AJN, American Journal of Nursing

Journal Information
ISSN / EISSN : 0002-936X / 1538-7488
Total articles ≅ 106,863
Current Coverage
SCOPUS
SCIE
SSCI
MEDICUS
MEDLINE
PUBMED
Archived in
EBSCO
SHERPA/ROMEO
Filter:

Latest articles in this journal

, Essie P. Mathews, Faith Newton
AJN, American Journal of Nursing; https://doi.org/10.1097/01.naj.0000794104.21262.86

Abstract:
While acute blood pressure elevations are commonly seen in the ED, not all require emergency treatment. True hypertensive emergencies are characterized by a rapid elevation in blood pressure to a level above 180/120 mmHg and are associated with acute target organ damage, which requires immediate hospitalization for close hemodynamic monitoring and iv pharmacotherapy. Recognizing the clinical signs and symptoms of hypertensive emergency, which may vary widely depending on the target organ involved, is critical. High blood pressure levels that produce no signs or symptoms of target organ damage may be treated without hospitalization through an increase in or reestablishment of previously prescribed oral antihypertensive medication. However, all patients presenting with blood pressure this high should undergo evaluation to confirm or rule out impending target organ damage, which differentiates hypertensive emergency from other hypertensive crises and is vital in facilitating appropriate emergency treatment. Drug therapy for hypertensive emergency is influenced by endorgan involvement, pharmacokinetics, potential adverse drug effects, and patient comorbidities. Frequent nursing intervention and close monitoring are crucial to recuperation. Here, the authors define the spectrum of uncontrolled hypertension; discuss the importance of distinguishing hypertensive emergencies from hypertensive urgencies; and describe the pathophysiology, clinical manifestations, and management of hypertensive emergencies.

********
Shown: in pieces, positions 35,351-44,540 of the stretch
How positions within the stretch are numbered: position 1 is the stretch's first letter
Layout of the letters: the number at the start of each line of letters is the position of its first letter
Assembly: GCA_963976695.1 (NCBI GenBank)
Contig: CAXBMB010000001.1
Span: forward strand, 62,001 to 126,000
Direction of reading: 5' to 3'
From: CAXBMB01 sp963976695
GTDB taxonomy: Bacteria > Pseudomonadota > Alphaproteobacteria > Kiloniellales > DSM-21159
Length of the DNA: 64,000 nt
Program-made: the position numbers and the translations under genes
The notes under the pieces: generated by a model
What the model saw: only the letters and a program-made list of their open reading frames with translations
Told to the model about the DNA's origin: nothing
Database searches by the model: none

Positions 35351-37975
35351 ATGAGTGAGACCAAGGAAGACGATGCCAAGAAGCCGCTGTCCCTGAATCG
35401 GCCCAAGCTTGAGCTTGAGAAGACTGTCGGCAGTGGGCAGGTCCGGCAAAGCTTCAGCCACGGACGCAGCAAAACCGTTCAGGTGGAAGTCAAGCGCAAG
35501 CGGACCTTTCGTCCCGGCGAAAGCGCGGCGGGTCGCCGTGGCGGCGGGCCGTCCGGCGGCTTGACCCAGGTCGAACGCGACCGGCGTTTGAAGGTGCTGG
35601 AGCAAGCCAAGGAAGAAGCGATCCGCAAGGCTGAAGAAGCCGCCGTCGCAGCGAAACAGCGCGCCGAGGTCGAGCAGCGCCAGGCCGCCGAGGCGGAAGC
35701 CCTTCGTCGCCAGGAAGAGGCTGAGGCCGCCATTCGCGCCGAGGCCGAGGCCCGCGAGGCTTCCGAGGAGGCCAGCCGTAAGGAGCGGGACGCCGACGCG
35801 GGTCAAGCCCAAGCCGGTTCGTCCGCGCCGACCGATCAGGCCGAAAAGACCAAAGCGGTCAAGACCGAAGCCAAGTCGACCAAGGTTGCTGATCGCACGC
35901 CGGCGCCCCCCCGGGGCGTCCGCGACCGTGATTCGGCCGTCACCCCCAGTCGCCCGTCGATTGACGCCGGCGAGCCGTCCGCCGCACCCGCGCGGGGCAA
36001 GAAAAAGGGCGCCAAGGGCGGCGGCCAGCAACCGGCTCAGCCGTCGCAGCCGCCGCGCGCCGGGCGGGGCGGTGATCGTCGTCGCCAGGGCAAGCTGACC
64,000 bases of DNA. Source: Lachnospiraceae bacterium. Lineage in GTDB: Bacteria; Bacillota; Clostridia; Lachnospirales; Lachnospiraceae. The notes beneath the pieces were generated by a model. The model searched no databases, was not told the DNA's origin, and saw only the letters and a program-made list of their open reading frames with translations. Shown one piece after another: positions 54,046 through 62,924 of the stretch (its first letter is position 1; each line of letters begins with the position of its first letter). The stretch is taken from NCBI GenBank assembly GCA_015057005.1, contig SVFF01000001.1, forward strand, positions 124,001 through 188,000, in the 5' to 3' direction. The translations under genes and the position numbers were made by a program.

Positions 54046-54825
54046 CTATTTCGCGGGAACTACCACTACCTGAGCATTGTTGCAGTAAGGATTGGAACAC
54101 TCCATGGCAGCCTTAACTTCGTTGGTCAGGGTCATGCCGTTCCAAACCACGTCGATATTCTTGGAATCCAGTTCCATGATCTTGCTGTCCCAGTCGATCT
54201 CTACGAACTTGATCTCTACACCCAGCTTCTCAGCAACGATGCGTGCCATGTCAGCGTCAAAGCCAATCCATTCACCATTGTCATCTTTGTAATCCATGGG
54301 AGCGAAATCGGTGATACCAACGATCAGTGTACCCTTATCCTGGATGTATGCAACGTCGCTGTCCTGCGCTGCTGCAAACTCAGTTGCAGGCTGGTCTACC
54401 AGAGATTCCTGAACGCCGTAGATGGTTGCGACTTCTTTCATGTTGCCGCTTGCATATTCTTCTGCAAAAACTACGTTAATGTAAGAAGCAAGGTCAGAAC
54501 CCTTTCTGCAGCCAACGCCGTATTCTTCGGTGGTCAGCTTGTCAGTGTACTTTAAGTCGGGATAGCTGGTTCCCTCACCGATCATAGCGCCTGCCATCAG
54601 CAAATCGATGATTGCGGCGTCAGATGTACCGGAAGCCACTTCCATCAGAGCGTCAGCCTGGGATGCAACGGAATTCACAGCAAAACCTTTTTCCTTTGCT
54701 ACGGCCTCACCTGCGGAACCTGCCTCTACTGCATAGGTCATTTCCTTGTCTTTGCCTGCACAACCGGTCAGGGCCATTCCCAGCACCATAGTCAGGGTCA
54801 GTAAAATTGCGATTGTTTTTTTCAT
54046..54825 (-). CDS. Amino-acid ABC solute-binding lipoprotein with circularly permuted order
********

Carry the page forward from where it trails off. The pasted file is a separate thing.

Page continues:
, Lynn G. Mackinson, Lauge Sokol-Hessner, Anica C. Law, Susan DeSanto-Madeya
AJN, American Journal of Nursing; https://doi.org/10.1097/01.naj.0000794108.07908.54

Abstract:
Prone positioning of critically ill patients with acute respiratory distress syndrome is an accepted therapy done to improve oxygenation and promote weaning from mechanical ventilation. But there is limited information regarding its use outside of the ICU. At one Boston hospital, the influx of patients with suspected or confirmed COVID-19 strained its resources, requiring sweeping systems changes and inspiring innovations in clinical care. This article describes how an interdisciplinary team of clinicians developed a prone positioning protocol for use with awake, nonintubated, oxygen-dependent patients with suspected or confirmed COVID-19 on medical–surgical units, with the hope of hastening their recovery and avoiding deterioration and ICU transfer. A protocol implementation plan and staff educational materials were disseminated via the hospital incident command system and supported through daily leadership huddles. Patient eligibility criteria, including indications and contraindications, and a clear nursing procedure for the implementation of prone positioning with a given patient, were key elements. Nurses' feedback of their experiences with the protocol was elicited through an e-mailed survey. Nearly all respondents reported improvements in patients' oxygen saturation levels, while few respondents reported barriers to protocol implementation. The prone positioning protocol was found to be both feasible for and well tolerated by awake, nonintubated patients on medical–surgical units, and can serve as an example for other hospitals during this pandemic.
Charlotte Clements, Jennifer Barsamian, Nicolette Burnham, Claire Cruz, Ann Marie Grillo Darcy, Lindsay Duphiney, Jacqueline FitzGerald, Susan Holland, Christine Joyce, Susan DeSanto-Madeya